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Seeking Meaning: RH'L2 in Practice


Happiness comes from living a life of purpose, and having clear values guiding your personal development, career and social life. Understanding and relating to others around shared values can be immensely gratifying, especially if it leads to shared activities.

However, not any activity nor any purpose will suit this Quest. The intrinsic challenge in seeking meaning-RH'L2 is «to make a difference». Not necessarily in a grand sense or to the whole of society, but in relation to yourself and a relevant group or the local community: «Think Global—Act Local» and, in this Internet era:  «Network Global—Co-create Focal».

Because of the social nature of the benefits in seeking Meaning, others are usually only too happy to provide support and encouragement. Some will certainly join you (or you will join them). The sensitivity in the group can, however, mean that despite best efforts to understand, intense potentially disruptive emotions come to the fore. If that happens, the strategy is to work through such experiences in open discussions.

Any significant project is an unknown quantity. However many positive aspects it has, there will always be difficulties. At the extreme, that wonderful opportunity may be impractical, unwanted or excessively onerous. Typical means to put the Quest on a viable path involve inquiry-RHL2: exploration and refining of goals via visits, reading around the subject, questioning assumptions, and dialogue with tough questions for key people.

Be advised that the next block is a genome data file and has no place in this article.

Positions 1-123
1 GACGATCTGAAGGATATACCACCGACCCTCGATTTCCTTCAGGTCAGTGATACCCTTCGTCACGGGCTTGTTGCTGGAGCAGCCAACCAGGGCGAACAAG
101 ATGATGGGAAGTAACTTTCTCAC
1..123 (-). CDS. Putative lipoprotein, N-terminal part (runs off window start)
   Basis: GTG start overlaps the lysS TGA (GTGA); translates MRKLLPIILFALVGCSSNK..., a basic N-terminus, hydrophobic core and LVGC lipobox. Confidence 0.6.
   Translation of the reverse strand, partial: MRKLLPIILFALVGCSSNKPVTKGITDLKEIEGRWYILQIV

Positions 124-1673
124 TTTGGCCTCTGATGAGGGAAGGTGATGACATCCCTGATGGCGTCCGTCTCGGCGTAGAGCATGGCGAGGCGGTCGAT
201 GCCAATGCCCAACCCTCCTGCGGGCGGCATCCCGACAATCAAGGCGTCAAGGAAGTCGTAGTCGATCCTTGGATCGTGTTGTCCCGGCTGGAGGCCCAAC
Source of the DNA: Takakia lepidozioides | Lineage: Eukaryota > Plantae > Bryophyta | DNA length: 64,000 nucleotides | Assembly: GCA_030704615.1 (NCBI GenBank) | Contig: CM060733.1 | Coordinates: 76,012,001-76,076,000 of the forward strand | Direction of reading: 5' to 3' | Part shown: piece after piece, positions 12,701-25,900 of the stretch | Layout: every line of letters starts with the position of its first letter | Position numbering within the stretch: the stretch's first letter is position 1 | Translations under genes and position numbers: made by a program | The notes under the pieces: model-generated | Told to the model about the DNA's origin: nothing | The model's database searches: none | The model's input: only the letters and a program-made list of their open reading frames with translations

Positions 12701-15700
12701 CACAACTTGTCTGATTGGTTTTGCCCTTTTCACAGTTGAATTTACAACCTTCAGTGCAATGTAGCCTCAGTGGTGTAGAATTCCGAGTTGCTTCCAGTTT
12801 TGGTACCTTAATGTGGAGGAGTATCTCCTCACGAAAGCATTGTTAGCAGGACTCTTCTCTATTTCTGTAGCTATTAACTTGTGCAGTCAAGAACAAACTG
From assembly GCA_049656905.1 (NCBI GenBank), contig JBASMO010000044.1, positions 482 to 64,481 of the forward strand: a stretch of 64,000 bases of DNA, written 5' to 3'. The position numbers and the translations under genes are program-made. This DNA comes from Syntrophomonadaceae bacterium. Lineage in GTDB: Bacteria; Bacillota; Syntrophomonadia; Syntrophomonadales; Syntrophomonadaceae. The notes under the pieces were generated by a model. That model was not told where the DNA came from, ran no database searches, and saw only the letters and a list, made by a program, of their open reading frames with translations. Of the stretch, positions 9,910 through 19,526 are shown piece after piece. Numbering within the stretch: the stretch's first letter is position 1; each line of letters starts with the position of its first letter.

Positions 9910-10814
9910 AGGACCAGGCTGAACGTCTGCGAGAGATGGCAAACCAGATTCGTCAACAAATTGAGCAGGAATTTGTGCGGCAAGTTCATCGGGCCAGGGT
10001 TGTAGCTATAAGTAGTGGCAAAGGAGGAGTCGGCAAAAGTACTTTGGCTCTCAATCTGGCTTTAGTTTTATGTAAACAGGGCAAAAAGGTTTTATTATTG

The diversity of personal needs and obligations is the inherent problem for the seeker after Meaning. You must select courses of action that are meaningful for you, and that can also mesh with your other needs (e.g. for remuneration, for family time, for recreation, for personal development). There will always be compromises to be made and it may often feel as if too much is being sacrificed for gains that may be difficult to see.

The necessity for effective pursuit of this Quest is focus and specialization. We all get good at what we do. The temptation here is that the personal importance inherent in the Quest leads to an over-valuation of what is being attempted. This may result in ●over-involvement ●inappropriate bias, ●blinkered views, ●'do-goodism', and ●refusals to recognize what the larger context allows.

Unhappiness certainly occurs. Meaninglessness, or the seeming absence of any way to focus and realize an ideal, is distressing. When paths seem blocked or overly difficult, or show counter-ideal features, a negative state can develop. You become confused and ambivalent, feeling both attracted and repelled by the prospects ahead.

Originally posted: 29-Jun-2012

All posted material is part of a scientific project and should be regarded as provisional. Visitors are encouraged to think through the topics and propositions for themselves. Copyright © Warren Kinston 2009-2016.
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